Molecular dynamics simulations of the vapor-liquid interface of water-methanol mixtures of five different compositions were performed on the canonical (N,V,T) ensemble at 298 K. In addition, the vapor-liquid interface of the two neat systems was simulated, as well. The obtained configurations were analyzed by means of the novel identification of truly interfacial molecules method, which provides a full list of the molecules that are right at the surface (i.e., at the boundary of the two phases). The molecular level roughness of the surface, the adsorption of the methanol molecules at the surface layer, the orientation of the surface molecules, the residence time of the molecules at the surface layer, as well as the surface aggregation of the molecules were analyzed in detail. Both the frequency and the amplitude of the surface roughness were found to become larger with an increasing methanol content. This effect was found to be stronger for the amplitude, which falls in the range of 2-4 Å, depending on the composition of the system. Methanol was found to be adsorbed at the surface layer, being preferentially at the humps of the molecularly rough surface. Surface methanol prefers to orient in such a way that the O-CH3 bond remains perpendicular to the macroscopic plane of the surface, pointing the methyl group to the vapor phase. The main orientational preference of the water molecules is to lie parallel to the surface. Methanol was found to remain considerably longer at the surface layer of the mixed systems than water. Thus, contrary to the fact that the residence times of the two molecules were found to be rather similar to each other at the surface of their neat liquids, the residence time of the methanol molecules was an order of magnitude larger than that of water molecules at the surface of their mixtures. A strong lateral microscopic segregation of the molecules was observed at the surface layer; the minor component of the system (irrespective of whether it was water or methanol) was found to form two-dimensional aggregates, leaving the rest of the surface empty for the major component. The effect of the vicinity of the vapor phase on the properties of the molecules was found to vanish very quickly: the composition of the second layer as well as the properties of the molecules of this layer (e.g., dynamics and orientation) did not differ considerably from those in the bulk liquid phase.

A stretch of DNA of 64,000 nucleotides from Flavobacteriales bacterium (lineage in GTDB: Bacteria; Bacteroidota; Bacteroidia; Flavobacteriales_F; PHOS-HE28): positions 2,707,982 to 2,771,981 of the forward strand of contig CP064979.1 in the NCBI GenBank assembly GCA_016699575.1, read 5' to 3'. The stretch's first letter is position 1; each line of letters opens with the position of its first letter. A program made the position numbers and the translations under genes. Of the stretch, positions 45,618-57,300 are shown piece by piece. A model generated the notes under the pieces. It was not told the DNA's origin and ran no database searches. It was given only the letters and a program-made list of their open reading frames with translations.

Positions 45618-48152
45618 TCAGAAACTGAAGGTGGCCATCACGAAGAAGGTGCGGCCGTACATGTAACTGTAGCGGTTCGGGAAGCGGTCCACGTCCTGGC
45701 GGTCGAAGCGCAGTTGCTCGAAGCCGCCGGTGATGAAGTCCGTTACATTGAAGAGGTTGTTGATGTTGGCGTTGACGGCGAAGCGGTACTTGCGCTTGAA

ASJC Scopus subject areas
- Physical and Theoretical Chemistry
- Surfaces, Coatings and Films
- Materials Chemistry